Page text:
"... over 25 years of experience in the
development and application of
assisted moulding processes."

Short Shot Moulding

Short Shot Moulding

The short shot moulding process is usually applied to tubular style mouldings or mouldings that have large gas channels compared with the surrounding wall section.

The size of the gas channels are best kept to below a 25mm flow diameter but can be made bigger. It becomes progressively more difficult to control the plastic flow above 25mm diameter so this places restrictions on the design and surface finish.

Care must be taken with the gate design as it is difficult to inject plastic into such a thick section without jetting or folding of the plastic flow. Jetting and folding will cause flow marks on the outer surface of the part.

Plastic packing is not possible as the cavity is only partially filled with plastic prior to gas injection.

Short shot mouldings are filled to less than 100% of mould cavity volume with plastic before gas injection. Gas is then injected to displace the hot core of plastic forward completing the filling of the cavity. Once the cavity is filled the gas continues to flow into the gas channel as it packs the plastic. Initial gas flow into the cavity needs to be very high.

The rate of flow of the gas is controlled by the resistance of the plastic being displaced into unfilled areas. During packing the gas flow into the component is controlled by the rate of the shrinkage of the material as with Full Shot Moulding. The gas flow rate during plastic packing is very low.

The pictures show the results of a 3D flow analysis of a grab handle completed by us. The analysis allowed our customer to optimise the plastic and gas injection locations before the tooling was produced. The analysis allowed flow marks and weld lines to be avoided and the gas channel position and length to be optimised.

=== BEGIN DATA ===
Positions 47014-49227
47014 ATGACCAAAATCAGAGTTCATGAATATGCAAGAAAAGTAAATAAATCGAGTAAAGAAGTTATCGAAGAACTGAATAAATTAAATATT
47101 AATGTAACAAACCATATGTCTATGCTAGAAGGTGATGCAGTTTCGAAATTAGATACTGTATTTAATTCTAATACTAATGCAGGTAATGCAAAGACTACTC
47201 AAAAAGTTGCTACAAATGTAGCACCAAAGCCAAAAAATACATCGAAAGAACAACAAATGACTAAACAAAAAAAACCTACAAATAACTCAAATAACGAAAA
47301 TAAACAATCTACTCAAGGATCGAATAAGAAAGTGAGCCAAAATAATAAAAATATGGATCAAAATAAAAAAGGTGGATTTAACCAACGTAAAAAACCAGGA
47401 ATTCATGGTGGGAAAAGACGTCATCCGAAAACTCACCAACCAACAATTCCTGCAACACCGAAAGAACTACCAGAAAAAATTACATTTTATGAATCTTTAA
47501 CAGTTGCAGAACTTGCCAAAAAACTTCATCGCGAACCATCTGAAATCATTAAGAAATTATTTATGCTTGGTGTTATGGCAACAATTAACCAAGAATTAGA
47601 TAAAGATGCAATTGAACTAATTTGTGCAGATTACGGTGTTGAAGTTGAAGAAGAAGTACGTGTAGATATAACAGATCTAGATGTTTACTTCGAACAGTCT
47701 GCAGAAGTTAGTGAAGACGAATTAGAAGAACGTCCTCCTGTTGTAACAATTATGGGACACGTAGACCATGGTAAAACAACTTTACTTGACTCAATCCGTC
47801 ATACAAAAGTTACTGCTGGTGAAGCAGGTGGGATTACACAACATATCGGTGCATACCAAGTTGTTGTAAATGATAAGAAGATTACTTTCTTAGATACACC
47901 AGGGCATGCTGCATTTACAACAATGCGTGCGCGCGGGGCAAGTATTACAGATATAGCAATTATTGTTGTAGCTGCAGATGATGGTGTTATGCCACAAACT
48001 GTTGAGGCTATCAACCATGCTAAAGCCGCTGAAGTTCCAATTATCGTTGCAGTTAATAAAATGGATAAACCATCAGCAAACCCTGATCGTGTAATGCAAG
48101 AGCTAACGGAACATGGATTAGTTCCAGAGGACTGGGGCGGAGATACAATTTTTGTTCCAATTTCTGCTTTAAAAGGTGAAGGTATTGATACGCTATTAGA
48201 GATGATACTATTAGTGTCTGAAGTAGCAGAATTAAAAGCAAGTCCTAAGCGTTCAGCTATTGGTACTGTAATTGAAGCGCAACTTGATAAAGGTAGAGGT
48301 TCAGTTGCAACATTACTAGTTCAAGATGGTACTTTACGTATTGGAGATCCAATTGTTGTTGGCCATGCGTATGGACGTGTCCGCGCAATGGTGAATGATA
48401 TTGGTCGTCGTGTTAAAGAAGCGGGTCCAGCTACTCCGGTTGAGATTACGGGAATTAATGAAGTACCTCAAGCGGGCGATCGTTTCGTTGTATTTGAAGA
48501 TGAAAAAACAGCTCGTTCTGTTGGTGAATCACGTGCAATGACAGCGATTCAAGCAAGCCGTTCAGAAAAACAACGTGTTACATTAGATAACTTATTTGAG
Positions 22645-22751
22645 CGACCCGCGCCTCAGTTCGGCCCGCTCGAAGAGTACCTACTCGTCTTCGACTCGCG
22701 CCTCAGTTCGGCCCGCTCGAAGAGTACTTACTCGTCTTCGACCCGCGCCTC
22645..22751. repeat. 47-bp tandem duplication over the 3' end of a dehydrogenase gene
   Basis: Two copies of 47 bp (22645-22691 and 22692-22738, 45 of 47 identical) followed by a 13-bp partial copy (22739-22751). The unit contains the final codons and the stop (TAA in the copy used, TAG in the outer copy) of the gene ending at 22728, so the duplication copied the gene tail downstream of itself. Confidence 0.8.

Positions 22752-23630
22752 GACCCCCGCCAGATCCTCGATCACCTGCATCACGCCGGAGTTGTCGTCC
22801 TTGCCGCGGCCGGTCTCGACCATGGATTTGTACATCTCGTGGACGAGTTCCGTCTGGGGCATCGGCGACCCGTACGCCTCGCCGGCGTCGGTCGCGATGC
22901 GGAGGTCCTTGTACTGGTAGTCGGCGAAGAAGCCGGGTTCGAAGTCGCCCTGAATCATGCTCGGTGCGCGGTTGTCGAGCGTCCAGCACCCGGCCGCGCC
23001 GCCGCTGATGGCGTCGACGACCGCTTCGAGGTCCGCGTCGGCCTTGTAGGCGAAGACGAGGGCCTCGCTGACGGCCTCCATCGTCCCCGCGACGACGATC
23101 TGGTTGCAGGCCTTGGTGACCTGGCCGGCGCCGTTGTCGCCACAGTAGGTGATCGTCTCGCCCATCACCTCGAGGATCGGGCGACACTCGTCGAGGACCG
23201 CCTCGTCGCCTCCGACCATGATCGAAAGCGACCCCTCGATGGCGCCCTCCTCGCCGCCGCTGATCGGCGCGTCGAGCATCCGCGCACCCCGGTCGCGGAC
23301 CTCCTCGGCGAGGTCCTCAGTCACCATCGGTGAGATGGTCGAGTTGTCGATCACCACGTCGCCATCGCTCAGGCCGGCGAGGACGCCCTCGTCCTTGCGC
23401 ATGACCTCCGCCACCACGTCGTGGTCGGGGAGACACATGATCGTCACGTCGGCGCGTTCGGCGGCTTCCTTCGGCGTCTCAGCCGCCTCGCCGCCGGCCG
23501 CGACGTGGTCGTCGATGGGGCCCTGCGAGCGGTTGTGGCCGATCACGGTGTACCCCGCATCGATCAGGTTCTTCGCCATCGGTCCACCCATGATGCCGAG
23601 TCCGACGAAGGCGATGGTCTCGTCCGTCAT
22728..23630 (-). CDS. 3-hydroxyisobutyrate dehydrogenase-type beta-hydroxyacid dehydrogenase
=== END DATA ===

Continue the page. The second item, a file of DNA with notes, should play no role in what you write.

Shot shot moulding step by step:

a The plastic gate needs to be located at the same end as the gas injection location. The gate needs to be designed to inject the plastic without jetting or folding of the plastic flow front.

b It is important that the plastic quickly makes contact with the outer walls of the mould and fountain flow occurs. The plastic will flow from the point of injection towards the last area to fill.

c There can be hesitation in plastic flow into the cavity at the position where plastic injection finishes. This is caused by a delay in gas flow into the cavity. This delay can be caused by process settings or can be necessary to control the gas flow through the plastic. This area is usually called the hesitation line or position.

d Gas is injected into the cavity using the minimum delay possible to avoid hesitation in the plastic flow. The gas must be injected directly into the centre of the thick section to be cored with gas. It is also important that the gas injection nozzle is designed for the high gas flow rates required.

e Gas flow length is controlled by the amount of plastic injected. If too much plastic is injected the gas will not flow far enough through the cavity. If too little plastic is injected the gas will escape out of the flow front before the cavity is filled.



> Offers the simplest method of gas injection moulding

> Offers the biggest gas core size

> Produces the lowest clamp tonnage requirement as the cavity is only partialy filled with plastic before gas injection.

> Applies equal packing pressure (gas at equal pressure)

> Reduces warp/distortion




For more information please contact us.


>  Low plastic injection pressure can reduce the cosmetic appearance

>  No plastic packing can cause sink over injection moulding features with some designs and reduces the quality of the surface finish

>  Inconsistent surface finish especially with glass filled materials

>  the possibility of a hesitation line between the end of plastic fill and gas injection

>  No process control over the wall section, the wall section is a result of the component cross section and the material used